The find was fortuitous.
Using images from the Hubble Space Telescope, researchers studying distant, dim stars accidentally stumbled upon something they hadn't anticipated: An entirely undocumented galaxy sitting around 30 million light-years from Earth.
The Hubble images revealed an odd clump of stars.
In the outer fringes of the observed area, a compact collection of stars was visible.
The newly found galaxy is nicknamed Bedin 1 by the astronomers, is an average sized, elongated galaxy.
Only a fraction of the size of the Milky Way and incredibly faint, the so-called Bedin 1 system is considered a dwarf spheroidal galaxy-defined by their small size, low luminosity, and lack of dust and old stellar populations. They're also fairly common in our Local Group of galaxies - we know of 36 galaxies of this type and 22 of them are in orbit around our galaxy!
The discovery of Bedin 1 was a truly serendipitous find.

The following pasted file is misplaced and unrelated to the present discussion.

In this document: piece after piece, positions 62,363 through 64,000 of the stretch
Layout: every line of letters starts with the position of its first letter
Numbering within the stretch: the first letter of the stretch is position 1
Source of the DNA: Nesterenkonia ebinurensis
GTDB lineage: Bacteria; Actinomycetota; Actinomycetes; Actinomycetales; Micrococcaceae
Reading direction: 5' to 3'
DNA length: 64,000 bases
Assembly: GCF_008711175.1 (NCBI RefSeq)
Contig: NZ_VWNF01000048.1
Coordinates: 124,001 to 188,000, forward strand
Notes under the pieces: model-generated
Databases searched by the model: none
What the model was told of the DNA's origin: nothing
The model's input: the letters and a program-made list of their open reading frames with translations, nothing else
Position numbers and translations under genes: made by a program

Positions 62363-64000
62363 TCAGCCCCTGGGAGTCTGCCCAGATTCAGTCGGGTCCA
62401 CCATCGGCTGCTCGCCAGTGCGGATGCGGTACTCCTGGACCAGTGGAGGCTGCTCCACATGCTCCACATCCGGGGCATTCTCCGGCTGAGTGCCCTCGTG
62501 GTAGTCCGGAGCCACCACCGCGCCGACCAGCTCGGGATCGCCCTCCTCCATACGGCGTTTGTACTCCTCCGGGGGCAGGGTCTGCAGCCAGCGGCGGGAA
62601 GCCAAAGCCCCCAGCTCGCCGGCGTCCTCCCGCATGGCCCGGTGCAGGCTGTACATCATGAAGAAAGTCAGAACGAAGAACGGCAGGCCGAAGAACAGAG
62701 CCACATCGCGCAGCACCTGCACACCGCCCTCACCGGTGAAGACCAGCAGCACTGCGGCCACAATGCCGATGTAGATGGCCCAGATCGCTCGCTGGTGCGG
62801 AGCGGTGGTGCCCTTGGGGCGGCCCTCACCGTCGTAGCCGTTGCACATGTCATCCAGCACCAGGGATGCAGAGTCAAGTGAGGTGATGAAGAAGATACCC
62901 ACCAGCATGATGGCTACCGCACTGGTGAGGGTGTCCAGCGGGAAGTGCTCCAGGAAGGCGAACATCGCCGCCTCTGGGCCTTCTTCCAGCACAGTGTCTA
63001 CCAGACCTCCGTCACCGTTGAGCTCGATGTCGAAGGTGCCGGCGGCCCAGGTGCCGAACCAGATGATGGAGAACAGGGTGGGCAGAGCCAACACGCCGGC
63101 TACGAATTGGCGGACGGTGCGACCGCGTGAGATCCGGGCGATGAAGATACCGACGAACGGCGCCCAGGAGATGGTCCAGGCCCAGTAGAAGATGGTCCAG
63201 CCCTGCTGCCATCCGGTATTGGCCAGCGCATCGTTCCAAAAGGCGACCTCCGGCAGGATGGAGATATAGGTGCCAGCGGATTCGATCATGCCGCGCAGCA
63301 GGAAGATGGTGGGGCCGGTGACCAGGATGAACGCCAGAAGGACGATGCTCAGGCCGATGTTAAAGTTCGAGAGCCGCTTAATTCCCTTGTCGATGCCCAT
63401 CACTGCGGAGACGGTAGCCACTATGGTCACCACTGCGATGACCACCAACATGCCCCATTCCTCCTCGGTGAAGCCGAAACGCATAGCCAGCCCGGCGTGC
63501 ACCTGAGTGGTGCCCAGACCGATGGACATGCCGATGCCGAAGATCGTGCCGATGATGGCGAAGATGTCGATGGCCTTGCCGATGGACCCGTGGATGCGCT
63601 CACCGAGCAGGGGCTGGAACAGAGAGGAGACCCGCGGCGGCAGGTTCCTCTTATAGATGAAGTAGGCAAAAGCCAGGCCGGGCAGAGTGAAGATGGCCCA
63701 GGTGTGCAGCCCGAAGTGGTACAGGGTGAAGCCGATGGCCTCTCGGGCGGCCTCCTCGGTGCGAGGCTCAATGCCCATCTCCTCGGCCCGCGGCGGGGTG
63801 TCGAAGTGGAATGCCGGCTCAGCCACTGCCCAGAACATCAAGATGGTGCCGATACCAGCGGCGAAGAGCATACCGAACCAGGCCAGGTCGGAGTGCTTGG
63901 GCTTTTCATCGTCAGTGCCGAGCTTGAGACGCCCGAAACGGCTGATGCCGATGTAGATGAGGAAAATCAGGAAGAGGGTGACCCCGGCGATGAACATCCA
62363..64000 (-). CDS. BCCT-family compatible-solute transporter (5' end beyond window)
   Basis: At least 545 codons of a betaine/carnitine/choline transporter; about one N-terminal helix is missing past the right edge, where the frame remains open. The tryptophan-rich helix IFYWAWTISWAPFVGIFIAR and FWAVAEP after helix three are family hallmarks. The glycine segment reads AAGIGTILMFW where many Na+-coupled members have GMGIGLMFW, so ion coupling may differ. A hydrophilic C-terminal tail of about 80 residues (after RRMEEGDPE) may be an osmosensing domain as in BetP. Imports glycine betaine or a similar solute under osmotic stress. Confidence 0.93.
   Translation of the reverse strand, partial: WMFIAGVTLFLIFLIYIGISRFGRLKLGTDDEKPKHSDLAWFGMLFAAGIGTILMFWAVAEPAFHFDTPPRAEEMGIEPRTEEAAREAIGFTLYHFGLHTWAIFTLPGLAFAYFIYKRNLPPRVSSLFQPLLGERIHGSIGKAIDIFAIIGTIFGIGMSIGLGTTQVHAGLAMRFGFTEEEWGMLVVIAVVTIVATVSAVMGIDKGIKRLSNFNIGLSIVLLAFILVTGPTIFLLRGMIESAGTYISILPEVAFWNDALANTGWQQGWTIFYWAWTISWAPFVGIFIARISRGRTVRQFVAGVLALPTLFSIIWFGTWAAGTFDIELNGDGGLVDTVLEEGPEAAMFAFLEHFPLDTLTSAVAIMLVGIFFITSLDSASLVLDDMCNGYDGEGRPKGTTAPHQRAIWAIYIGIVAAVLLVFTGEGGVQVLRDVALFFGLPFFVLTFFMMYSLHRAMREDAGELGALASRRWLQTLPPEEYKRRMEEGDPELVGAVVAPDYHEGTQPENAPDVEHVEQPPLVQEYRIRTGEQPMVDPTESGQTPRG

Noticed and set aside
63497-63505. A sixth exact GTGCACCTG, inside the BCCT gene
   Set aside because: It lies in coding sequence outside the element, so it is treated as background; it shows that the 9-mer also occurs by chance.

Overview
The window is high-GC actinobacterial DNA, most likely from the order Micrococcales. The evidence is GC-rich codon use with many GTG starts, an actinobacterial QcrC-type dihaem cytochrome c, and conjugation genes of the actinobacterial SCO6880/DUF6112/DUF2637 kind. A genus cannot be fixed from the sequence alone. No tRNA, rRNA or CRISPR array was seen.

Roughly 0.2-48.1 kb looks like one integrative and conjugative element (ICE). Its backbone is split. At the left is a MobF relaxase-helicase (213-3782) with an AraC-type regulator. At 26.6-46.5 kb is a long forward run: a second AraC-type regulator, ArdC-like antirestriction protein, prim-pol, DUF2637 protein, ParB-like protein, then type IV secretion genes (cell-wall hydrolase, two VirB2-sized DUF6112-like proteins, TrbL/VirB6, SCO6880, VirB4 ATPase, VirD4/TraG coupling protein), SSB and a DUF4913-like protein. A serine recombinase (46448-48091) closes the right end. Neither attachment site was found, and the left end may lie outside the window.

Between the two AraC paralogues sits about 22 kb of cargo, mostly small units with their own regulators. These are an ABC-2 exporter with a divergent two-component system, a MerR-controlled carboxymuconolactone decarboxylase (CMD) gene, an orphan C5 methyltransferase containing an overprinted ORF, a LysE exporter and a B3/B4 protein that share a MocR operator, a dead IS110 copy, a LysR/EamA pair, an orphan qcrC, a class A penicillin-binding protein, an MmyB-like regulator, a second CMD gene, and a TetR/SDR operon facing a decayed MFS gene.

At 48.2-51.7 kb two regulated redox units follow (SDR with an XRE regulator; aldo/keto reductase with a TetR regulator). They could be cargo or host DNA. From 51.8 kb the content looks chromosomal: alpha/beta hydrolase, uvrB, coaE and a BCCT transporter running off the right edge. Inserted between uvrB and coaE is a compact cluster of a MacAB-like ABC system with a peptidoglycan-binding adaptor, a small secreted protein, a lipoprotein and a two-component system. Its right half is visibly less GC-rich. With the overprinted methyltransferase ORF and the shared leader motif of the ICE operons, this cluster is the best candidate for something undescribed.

This "loner galaxy" is about 30 million light years away, or 2,300 times farther away than the clusters in the foreground of the image. It's thought that Bedin 1 is the most isolated dwarf galaxy known to exist. Bedin 1 has sat quietly ever since, letting its massive stars burn out and die and making no new stars to replace them, unperturbed by the cosmic shuffle around it. These faint stars were being studied so that scientists could better gauge how old the cluster was as a whole, but that's when they noticed what appeared to be a galaxy that had yet to be documented. NASA's Goddard Space Flight Center in Greenbelt, Maryland, manages the telescope. The upper left one highlights the part containing the galaxy Bedin 1. NASA likens it to the "astronomical equivalent of a living fossil from the early universe". The researchers published their findings in the journal Monthly Notices of the Royal Astronomical Society: Letters.